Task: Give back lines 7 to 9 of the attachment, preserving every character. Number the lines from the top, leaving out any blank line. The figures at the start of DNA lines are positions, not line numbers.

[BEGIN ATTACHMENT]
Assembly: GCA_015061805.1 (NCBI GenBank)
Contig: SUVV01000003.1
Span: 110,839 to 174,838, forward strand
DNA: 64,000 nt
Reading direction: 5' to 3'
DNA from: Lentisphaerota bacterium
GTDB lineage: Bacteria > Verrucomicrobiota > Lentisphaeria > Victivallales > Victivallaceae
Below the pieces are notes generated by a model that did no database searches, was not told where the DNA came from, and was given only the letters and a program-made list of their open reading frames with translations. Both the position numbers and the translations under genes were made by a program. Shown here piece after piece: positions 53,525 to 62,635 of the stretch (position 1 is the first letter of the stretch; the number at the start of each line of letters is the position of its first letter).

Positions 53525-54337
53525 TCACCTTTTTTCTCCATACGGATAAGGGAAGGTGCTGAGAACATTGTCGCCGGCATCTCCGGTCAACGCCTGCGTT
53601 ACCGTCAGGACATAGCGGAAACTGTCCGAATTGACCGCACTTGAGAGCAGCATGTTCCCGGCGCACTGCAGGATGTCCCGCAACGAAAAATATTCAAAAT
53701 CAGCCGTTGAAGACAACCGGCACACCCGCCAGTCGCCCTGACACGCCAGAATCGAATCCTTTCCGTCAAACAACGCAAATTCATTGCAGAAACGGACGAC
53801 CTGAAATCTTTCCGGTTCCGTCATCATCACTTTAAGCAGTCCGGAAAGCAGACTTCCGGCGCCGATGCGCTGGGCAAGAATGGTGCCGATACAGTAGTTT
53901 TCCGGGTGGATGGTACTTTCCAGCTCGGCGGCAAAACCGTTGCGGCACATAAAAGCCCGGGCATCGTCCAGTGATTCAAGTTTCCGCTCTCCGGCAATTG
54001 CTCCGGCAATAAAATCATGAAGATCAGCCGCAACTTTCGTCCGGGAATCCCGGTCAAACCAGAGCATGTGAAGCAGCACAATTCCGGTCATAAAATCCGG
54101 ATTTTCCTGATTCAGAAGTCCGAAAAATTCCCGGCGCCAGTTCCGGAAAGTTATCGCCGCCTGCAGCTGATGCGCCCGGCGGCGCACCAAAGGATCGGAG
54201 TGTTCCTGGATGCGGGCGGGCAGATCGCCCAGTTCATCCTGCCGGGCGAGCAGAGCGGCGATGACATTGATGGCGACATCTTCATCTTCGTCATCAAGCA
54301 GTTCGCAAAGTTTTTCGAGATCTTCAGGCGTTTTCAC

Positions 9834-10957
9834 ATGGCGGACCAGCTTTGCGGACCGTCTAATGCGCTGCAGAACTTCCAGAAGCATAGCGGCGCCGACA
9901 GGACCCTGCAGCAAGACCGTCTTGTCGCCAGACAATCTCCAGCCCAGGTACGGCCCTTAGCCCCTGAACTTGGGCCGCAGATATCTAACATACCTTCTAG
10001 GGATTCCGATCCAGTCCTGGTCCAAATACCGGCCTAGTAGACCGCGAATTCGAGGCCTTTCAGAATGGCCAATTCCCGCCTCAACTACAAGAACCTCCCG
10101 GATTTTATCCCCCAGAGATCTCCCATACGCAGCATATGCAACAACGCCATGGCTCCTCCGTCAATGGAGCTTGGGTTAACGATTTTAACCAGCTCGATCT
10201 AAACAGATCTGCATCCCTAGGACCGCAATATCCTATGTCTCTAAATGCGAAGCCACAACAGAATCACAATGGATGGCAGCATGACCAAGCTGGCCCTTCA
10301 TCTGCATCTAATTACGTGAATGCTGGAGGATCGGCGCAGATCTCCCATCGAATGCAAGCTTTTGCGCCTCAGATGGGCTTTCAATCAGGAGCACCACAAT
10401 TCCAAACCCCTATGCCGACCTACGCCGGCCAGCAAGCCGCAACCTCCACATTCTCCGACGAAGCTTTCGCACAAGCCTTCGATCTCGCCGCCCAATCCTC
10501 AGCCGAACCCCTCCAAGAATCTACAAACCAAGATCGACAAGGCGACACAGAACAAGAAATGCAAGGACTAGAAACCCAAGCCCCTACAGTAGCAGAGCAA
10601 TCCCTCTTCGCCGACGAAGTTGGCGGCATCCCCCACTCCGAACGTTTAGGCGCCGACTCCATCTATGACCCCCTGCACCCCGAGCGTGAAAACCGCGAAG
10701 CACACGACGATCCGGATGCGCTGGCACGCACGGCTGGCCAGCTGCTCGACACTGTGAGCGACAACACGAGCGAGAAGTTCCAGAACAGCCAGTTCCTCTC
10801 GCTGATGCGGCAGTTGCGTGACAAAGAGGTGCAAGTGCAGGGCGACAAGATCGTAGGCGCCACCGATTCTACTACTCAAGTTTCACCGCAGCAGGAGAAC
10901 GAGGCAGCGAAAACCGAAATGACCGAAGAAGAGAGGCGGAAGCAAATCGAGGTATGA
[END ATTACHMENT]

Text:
GTDB lineage: Bacteria > Verrucomicrobiota > Lentisphaeria > Victivallales > Victivallaceae
Below the pieces are notes generated by a model that did no database searches, was not told where the DNA came from, and was given only the letters and a program-made list of their open reading frames with translations. Both the position numbers and the translations under genes were made by a program. Shown here piece after piece: positions 53,525 to 62,635 of the stretch (position 1 is the first letter of the stretch; the number at the start of each line of letters is the position of its first letter).

Positions 53525-54337